What is zero trust security?
Zero trust security is an IT security model that requires strict identity verification for every person and device trying to access resources on a private network, regardless of whether they are sitting within or outside of the network perimeter. No single specific technology is associated with zero trust; it is a holistic approach to network security that incorporates several different principles and technologies.
Traditional IT network security is based on the castle-and-moat concept. In castle-and-moat security, it is hard to obtain access from outside the network, but everyone inside the network is trusted by default. The problem with this approach is that once an attacker gains access to the network, they have free reign over everything inside.
This vulnerability in castle-and-moat security systems is exacerbated by the fact that companies no longer have their data in just one place. Today, information is often spread across cloud vendors, which makes it more difficult to have a single security control for an entire network.
Zero trust security means that no one is trusted by default from inside or outside the network, and verification is required from everyone trying to gain access to resources on the network. This added layer of security has been shown to prevent data breaches. A recent IBM-sponsored study demonstrated that the average cost of a single data breach is over $3 million. Considering that figure, it should come as no surprise that many organizations are now eager to adopt a zero-trust security policy.
What are the main principles and technologies behind zero trust security?
The philosophy behind a zero trust network assumes that there are attackers both within and outside of the network, so no users or machines should be automatically trusted.
Another principle of zero trust security is least-privilege access. This means giving users only as much access as they need, like an army general giving soldiers information on a need-to-know basis. This minimizes each user’s exposure to sensitive parts of the network.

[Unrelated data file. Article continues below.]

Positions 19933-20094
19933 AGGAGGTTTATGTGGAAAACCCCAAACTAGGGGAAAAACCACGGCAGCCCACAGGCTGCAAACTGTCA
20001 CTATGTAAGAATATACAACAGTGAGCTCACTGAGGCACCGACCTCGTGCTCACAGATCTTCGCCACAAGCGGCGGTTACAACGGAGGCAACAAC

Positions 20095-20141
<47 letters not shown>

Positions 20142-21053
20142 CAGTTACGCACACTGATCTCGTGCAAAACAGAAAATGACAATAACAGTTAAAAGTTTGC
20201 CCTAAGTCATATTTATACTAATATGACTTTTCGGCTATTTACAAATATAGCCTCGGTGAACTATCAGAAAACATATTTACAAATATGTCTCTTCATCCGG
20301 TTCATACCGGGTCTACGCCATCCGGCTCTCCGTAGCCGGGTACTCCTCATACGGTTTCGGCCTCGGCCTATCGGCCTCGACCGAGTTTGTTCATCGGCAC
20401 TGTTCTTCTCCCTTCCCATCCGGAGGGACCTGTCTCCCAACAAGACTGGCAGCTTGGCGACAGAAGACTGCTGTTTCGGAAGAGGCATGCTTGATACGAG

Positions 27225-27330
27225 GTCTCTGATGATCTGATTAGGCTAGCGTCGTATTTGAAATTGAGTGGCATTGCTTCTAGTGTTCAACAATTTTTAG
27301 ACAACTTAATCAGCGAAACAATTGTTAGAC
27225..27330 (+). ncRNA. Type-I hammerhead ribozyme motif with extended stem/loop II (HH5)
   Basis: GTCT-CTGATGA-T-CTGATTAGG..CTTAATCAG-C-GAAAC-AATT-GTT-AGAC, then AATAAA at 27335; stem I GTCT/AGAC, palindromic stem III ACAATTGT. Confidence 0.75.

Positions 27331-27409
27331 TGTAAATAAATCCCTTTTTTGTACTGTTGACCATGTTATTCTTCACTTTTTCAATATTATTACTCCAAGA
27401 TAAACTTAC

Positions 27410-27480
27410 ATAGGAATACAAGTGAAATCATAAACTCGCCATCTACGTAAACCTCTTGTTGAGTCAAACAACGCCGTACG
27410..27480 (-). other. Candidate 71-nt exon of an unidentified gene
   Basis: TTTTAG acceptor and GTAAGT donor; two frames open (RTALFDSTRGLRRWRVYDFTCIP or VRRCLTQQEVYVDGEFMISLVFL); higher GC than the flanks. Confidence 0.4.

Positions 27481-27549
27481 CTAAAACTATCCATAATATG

Zero trust networks also utilize microsegmentation. Microsegmentation is the practice of breaking up security perimeters into small zones to maintain separate access for separate parts of the network. For example, a network with files living in a single data center that utilizes microsegmentation may contain dozens of separate, secure zones. A person or program with access to one of those zones will not be able to access any of the other zones without separate authorization.
Multi-factor authentication (MFA) is also a core value of zero trust security. MFA simply means requiring more than one piece of evidence to authenticate a user; just entering a password is not enough to gain access. A commonly seen application of MFA is the 2-factor authorization (2FA) used on popular online platforms like Facebook and Google. In addition to entering a password, users who enable 2FA for these services must also enter a code sent to another device, such as a mobile phone, thus providing two pieces of evidence that they are who they claim to be.
In addition to controls on user access, zero trust also requires strict controls on device access. Zero trust systems need to monitor how many different devices are trying to access their network and ensure that every device is authorized. This further minimizes the attack surface of the network.
What is the history of zero trust security?
The term ‘zero trust’ was coined by an analyst at Forrester Research Inc. in 2010 when the model for the concept was first presented. A few years later, Google announced that they had implemented zero trust security in their network, which led to a growing interest in adoption within the tech community.
How to implement zero trust security
Up until now, zero trust required detailed implementation by security engineers, focusing on the core principles and technologies listed above. But thanks to the introduction of Cloudflare Access, any organization can now quickly and easily implement a zero-trust security system on their network.